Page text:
28 January 2014

Connor (Book 1)

Yosh! I be taking my vacation soon (very soon) so I decided before leaving to arrange and post my notes of Ms. Dormaine book that has probably collected a lot of dust in my kindle for being set aside. I’ve finished reading it for quite some time now but just didn’t have the inspiration to write my review.

CONNOR By Dormaine G
My rating: ★★★★


Connor recently discovers she has the gift of invisibility among other gifts but what she doesn't realize is that her life is about to change for the worse. She is 15, sarcastically funny, at least she thinks so, and doesn't always like to face reality. Soon she meets five other teenagers who have abilities similar to hers but not everyone is so eager to find answers as to why they are different.

Sensing their lives are in danger, she is determined to figure out the truth by any means necessary, forcing her to grow up fast. Connor is slapped with the cold, hard, fact that the people she thought she knew are not who they appear to be and all human beings are not just that, human.

Through all of this, Connor and Tony, one other with abilities, start to develop feelings for each other causing jealousy in more ways than one. Then there is Ronin, he is young, smart, and breathtaking. He is set on taking his revenge out on Connor but she has no idea why.


My Review:

The first thing I find out the moment I start reading is that I have an instant “dislike” of Connor because she called her parents' affection for each other gross, but then again that seem to be a fashion for kids now— to react so negatively on adults love. But okay, moving on.

I don’t really know what to make of Connors character; I can’t clearly grasp her personality. She’s a bit of a tomboy but awkwardly girly. On one side, she sounds friendly, but then I find myself feeling that she’s a fake, like how she secretly have negative things to say about everyone even to those who are normal and kind enough. She lack of consideration to others situation and called them selfish, when in fact she’s even worse, because she’s the one who often contradicts herself, making her a hypocrite in my eyes.

The book’s author might have intended to make me (the reader) feel intimately close to the heroine, but halfway through the story I found out that I couldn’t care less about Connor and just continue to read because of the other characters.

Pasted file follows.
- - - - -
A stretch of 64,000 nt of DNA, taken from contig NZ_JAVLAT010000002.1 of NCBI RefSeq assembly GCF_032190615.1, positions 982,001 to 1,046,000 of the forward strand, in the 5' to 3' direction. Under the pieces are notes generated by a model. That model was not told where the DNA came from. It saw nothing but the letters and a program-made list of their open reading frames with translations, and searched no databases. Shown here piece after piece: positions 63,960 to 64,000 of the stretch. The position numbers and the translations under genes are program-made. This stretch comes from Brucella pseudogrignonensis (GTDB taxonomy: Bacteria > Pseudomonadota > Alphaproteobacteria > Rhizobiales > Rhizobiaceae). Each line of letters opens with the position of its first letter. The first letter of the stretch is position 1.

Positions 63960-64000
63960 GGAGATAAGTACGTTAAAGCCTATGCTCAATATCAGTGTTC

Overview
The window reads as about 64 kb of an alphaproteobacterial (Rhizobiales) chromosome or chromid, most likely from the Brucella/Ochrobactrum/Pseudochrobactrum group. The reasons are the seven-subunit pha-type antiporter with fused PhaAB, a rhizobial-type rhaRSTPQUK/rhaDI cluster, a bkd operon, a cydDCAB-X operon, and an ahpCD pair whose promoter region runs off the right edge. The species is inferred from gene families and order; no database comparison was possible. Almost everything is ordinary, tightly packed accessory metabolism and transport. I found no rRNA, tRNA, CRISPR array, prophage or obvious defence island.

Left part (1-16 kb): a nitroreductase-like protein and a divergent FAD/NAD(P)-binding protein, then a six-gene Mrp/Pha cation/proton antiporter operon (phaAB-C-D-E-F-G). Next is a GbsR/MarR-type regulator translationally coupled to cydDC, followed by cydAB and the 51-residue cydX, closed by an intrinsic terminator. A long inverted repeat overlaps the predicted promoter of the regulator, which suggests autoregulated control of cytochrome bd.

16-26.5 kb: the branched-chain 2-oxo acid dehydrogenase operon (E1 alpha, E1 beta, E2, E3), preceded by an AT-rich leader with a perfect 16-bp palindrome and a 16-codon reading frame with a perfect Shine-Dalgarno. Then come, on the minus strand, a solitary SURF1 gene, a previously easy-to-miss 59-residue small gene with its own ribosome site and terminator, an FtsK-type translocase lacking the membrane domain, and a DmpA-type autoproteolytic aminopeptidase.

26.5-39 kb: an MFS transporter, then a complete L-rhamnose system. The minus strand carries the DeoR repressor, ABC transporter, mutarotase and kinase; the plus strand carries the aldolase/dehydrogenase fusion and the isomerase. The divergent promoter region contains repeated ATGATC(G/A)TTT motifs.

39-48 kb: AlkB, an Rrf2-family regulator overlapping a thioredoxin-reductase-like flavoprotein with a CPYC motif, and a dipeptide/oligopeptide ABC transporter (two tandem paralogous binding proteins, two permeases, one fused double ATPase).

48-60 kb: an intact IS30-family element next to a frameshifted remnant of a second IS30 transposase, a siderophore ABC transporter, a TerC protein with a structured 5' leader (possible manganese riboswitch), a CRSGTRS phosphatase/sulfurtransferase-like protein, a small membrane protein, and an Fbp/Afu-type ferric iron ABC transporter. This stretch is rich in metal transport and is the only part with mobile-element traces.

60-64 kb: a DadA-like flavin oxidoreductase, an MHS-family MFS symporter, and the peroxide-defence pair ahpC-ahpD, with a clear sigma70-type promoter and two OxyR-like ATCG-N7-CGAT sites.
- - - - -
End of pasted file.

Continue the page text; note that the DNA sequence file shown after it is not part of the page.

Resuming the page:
But for me to get so annoyed just prove that this book was good. Good enough to make a fuss about the character. But there’s something that bothers me about this book that stopped me from giving it a full five star rating and that is some time in the part after the young characters meet their mentors, there is time during the narration when I feel like the author was making me read Wikipedia, when she wrote one word then repeat it inside the parentheses. Ex. The author first mention then follows it up with an instruction of how its being pronounced, but by including it inside the parenthesis, such as “Renads (ray-nauds) Dianads (Dee-a-naud)” it’s not a big deal to see it once or twice but encountering it many times start to get annoying. In my opinion Ms. Dormaine should have just written as it was pronounced, right away because that really put a break (for me) to enjoy the story.

Another thing about the book—it wasn’t as bothering as the previously mention but the book could some dialogue rearrangement of the “diacritical mark” to the speech. Example:

“Bet it’s you, but what do I get in return?” he asked. “Huh, I don’t know. What do you want?” I asked.

Of course, it could have been intended that two characters spoke in the same paragraphs. But that kind of thing bothers me too.

The ending is kind of… should I say… cliffhanger, but it's fine as it is too. This book doesn’t fall into my favorite list but I wouldn’t say that I’ll discourage anyone from reading it. Give it a try, who knows you might enjoy it more than I do.

1 comment

  1. Thank you for the review. It's much appreciated.


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